tyler lyle : notes from the parade : pinewood chests

I’ve already waxed on about just how much this Lyle fellow manages to blow me away. Get ready, I’m gonna do it again…

Today, a woman died. She was a woman without any family to speak of, her mother having died years ago, leaving her father and her to frantically and very seriously mourn her loss for years upon years. Her father, a man named Jack, possessed the ability to put his finger on a stack of one dollar bills and tell me exactly how many there were. He was 80 and his mind was a dagger. Late last year he died.

His daughter, this woman, had spent every second of her 60 years caring for her parents. She was never allowed to ride a school bus for her mother feared it would crash and she’d be left without a child. She was not allowed to play with cousins at the reunions and the making of friends was discouraged but really, she didn’t mind. She had her mother and father.

She lost Jack last year and while the rest of us mourned and carried on, she holed up in the house. She went to the post office occasionally and bought tv dinners and bologna at the grocery store once every couple weeks. She avoided people, even those of us that loved her so.

No one thought to check in on her when she didn’t empty her post office box for a month, her very much needed social security check languishing uncashed there in that dark metal hole. I didn’t think to stop and check on her when I noticed her front door ajar all weekend. I simply thought she was doing better, not missing Jack so much anymore, and that she wanted to see the sunlight out there. To watch the cars go by maybe, to be reminded there are people out there still alive. All the while, she was alone and done gone for the better of a month. No one even noticed.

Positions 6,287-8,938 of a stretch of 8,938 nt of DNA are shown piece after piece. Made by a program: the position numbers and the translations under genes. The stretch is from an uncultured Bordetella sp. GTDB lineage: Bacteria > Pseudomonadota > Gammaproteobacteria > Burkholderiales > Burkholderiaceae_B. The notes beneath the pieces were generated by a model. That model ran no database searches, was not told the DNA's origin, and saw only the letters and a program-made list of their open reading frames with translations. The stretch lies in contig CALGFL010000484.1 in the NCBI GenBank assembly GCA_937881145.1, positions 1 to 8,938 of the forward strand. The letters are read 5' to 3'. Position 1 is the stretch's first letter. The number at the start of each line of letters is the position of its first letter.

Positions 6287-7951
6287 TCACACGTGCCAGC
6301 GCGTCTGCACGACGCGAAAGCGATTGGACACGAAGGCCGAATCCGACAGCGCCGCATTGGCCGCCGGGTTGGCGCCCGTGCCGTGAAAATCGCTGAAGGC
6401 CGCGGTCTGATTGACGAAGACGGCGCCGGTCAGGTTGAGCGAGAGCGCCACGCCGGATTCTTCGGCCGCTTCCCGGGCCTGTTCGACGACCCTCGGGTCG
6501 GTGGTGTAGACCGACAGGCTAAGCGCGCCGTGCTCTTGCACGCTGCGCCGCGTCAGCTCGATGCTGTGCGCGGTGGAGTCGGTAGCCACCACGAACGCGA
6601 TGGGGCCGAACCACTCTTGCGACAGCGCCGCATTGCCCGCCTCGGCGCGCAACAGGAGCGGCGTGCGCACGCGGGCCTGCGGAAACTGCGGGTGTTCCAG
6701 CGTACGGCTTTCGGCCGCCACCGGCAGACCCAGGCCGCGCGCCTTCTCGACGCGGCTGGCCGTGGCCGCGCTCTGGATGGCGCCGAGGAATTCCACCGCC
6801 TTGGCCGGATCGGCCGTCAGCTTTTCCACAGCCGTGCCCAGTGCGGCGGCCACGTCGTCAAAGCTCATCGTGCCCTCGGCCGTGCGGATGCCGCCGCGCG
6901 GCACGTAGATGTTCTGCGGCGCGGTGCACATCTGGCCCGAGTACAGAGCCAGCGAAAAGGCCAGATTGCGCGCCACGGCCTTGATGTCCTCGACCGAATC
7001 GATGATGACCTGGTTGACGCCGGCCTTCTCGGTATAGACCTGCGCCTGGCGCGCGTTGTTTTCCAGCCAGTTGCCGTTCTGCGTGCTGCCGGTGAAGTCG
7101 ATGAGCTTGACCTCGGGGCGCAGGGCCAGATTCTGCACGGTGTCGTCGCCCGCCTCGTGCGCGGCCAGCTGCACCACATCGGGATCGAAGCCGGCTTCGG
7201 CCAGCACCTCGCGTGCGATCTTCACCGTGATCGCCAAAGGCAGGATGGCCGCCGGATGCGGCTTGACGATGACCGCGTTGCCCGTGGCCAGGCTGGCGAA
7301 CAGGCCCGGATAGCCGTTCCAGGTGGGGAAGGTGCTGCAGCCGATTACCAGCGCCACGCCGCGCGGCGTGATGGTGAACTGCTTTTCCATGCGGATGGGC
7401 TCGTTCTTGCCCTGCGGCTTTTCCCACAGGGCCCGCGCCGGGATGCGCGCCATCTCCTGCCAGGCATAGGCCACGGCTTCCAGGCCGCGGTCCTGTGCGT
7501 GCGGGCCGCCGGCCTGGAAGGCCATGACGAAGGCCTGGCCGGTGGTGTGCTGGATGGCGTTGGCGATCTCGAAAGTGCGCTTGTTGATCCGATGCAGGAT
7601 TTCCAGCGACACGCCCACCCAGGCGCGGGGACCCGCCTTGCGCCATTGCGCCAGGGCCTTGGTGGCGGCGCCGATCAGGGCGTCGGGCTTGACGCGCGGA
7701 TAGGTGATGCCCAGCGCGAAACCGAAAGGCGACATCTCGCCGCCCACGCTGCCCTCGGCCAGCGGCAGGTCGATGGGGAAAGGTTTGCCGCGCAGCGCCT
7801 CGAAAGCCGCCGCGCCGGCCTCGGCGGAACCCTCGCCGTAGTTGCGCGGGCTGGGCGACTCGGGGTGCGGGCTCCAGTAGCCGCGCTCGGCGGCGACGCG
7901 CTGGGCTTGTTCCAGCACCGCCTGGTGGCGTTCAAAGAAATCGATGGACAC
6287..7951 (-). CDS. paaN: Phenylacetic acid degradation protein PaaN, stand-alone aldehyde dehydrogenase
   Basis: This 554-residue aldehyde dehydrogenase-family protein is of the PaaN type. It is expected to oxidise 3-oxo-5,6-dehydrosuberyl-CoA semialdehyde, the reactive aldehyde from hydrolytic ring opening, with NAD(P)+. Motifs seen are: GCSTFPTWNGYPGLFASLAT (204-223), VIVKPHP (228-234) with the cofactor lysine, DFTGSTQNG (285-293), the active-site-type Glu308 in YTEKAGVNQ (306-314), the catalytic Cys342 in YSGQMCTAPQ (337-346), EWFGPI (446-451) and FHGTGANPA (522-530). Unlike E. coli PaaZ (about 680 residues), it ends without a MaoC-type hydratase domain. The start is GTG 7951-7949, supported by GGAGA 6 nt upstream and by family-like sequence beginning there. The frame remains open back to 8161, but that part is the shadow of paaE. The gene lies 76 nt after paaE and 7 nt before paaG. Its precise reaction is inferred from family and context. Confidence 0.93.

I was listening to Tyler Lyle when Jack died. And today I’m listening to him again, unexpectedly, just as I’ve learned that the one connection to him has gone too, a death that will go unnoticed even in a town of gossips and prideful know-it-alls. I hadn’t planned to say anything to the internet about Jack and his kin and I certainly didn’t plan to write about death. But being directed to Notes From The Parade, which Lyle has put forth as a thank you to his fans, a portion of the population of which I’m a part, today and then finding this song seemed so goddamn serendipitous. I just couldn’t help myself.

Somehow, I feel better now. Like maybe it’s okay that we didn’t do what we thought we should do for the woman that died in her house, all alone, because there was nothing to be done anyway. That in the end, time does indeed move steady along. A similar tune for a different song.


Tyler Lyle :: Pinewood Chests [mp3]

Notes From The Parade :: BANDCAMP

PS – Read the ‘liner notes’. It’s worth 5 minutes of your valuable time.

PPS – Give this dude some of your money, seriously. I swear, if I find out you went over there and just took this shit and didn’t throw down at least like, your last 22 cents, then I’ma find you and fight you. With fists.

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